Prospective Plantings Analysis: How Reliable?

Prospective Plantings Analysis: How Reliable?

Readers looking for USDA data, and even commentary about the data, have plenty to choose from. As Jerry Gulke said last week, it’s how the market trades that counts. The market voted today: Corn closed 18 cents lower, wheat was 15-19 cents lower. Soybeans managed a gain of 5-7 cents and cotton gained a half-cent. The interest in this report and Grain Stocks will trail off over the next few days and traders will be looking for weather news to fuel the market. For Gulke's post-report comments, click here.

To look a bit beyond the obvious, consider that the acreage of the eight principal crops totaled 324.8 million—roughly equal to all the arable land outside of vegetables, pasture and some minor crops. While that total is down 2 million acres from last year, it is virtually identical to 2012 and 2013, when prices were better. The drop from last year could be explained in several ways: Low prices causing some marginal acres to not be planted is one. Another is double-crop beans, which typically are counted for both crops. Winter wheat is down 1.6 million acres and 190,000 of that is in Illinois and Indiana, two states that double crop. Double-crop beans typically yield less than full season beans, so it could actually cause a small up-tick in bean yields.

More importantly, this survey reflects plans as of early March. These plans may already have changed because comparative profitability has changed. Gary Schnitkey at the University of Illinois developed the map below to illustrate projected profitability of corn versus beans.



Alan Brugler, president of Brugler Marketing and Management, points out we will see changes in the June Planted Acreage report and again in the January Acreage “final” figures. Buried back on page 34 of USDA’s 36-page report are reliability statistics based on the past 20 years. On average, there is a two out of three chance the March report's corn estimate will not be different from the final estimate by more than 1.9% and nine out of 10 chances the difference will not be greater than 3.3%. In the past 20 years, the difference in corn plantings between March and January have averaged 1.17 million acres. The high was 3.84 million and the low was only 32,000 acres. Notice in the table, the March report has been below the final number seven times and above 13 times. This makes sense, given poor weather can causes switches or even prevented planting, while excellent planting weather in the first half of May can result in an addition 500,000 to 1 million acres over intentions.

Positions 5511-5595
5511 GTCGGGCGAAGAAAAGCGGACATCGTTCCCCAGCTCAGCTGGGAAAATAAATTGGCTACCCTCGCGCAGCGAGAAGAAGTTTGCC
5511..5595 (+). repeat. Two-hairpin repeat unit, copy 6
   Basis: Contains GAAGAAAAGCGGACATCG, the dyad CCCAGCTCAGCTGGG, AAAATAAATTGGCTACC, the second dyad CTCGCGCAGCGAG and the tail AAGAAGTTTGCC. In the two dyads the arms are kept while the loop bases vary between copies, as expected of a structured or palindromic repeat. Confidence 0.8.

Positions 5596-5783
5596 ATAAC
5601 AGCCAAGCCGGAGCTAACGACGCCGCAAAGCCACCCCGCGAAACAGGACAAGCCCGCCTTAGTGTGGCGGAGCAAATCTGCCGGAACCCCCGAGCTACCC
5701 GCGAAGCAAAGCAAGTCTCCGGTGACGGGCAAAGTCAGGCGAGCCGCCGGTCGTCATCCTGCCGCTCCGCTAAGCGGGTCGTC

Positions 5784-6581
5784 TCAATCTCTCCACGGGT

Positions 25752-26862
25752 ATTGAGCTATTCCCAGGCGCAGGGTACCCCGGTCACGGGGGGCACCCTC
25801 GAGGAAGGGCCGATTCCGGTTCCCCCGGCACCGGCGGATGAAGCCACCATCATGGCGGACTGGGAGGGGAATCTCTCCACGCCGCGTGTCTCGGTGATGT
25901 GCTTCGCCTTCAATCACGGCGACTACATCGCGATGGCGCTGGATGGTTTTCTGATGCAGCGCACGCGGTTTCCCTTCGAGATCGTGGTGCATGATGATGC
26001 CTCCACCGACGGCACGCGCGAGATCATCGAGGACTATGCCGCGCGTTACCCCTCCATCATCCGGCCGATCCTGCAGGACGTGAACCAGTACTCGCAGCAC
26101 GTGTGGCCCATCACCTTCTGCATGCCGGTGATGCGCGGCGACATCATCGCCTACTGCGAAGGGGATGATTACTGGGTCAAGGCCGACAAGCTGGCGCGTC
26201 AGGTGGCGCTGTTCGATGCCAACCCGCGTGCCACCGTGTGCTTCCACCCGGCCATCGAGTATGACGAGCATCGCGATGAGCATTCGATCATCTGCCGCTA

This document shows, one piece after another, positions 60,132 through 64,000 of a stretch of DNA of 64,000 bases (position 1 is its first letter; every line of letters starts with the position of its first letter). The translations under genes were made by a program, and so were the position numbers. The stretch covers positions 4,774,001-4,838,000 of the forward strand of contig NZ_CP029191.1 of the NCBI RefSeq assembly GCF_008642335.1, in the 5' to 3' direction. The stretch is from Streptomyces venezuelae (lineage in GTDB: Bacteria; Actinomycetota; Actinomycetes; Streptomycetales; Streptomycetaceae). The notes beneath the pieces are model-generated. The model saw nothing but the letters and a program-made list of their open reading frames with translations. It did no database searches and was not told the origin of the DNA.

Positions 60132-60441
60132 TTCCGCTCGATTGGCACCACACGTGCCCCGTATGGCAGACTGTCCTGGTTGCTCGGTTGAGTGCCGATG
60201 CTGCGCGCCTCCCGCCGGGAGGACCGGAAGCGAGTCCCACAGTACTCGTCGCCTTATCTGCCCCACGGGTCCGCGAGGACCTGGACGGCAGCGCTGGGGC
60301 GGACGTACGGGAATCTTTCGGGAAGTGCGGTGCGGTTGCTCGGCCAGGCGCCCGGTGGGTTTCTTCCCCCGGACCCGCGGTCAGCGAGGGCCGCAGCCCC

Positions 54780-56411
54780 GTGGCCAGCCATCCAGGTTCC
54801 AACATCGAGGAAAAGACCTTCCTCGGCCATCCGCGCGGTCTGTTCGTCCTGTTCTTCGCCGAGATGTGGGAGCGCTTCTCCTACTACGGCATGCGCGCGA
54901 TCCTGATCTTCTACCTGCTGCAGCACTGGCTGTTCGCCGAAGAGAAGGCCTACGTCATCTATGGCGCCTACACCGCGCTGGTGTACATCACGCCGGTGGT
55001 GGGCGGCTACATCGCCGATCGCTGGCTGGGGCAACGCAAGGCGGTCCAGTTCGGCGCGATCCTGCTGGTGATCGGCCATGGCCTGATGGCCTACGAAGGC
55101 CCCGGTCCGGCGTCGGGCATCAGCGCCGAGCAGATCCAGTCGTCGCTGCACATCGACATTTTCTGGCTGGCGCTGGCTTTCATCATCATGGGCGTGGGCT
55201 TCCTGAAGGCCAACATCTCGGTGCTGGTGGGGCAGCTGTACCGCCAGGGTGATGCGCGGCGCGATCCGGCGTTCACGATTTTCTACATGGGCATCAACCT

“This is as it should be,” says Brugler. “The reason for having a prospective plantings report is to let producers know whether too many are planning to grow the same crop before it is too late to change your crop mix. We should expect variance. In fact, it isn’t whether the survey is right or wrong, it is whether plans change.”

For more--much more--on the plantings report as well as the Grain Stocks:

Increase in soybean acreage lower than expected

Landing page with links to extensive coverage:



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Spell Check

Ny, NY
4/1/2015 03:22 PM

  Begining to end march plans has been changed do you think? We are face to face 2 years falling nothing change in a few weeks. 2012 97 million acre 2013 95 million acre 2014 91 million acre 2015 89 million acre nothing change it is going down as price going down. It is very important because as hedgers hold the futures market 70% farmers gives their opinion for fututre to plant less area as before in 2014 or 2013

4/2/2015 10:56 AM

  himm agenda? what it could be their agenda ? fall price to collect back but it is USDA so they are helping smeone? for what money? No there is no agenda just they are thinking they do their job but market is market even if they will say all corn burn it out if market see another price will fall because corn price is working for all world news usually (include USDA reports) gives just in USA there is huge differences

NewYork, NY
4/2/2015 03:42 AM

  Ha ha ha that is highly possible too Tony, it was good one..


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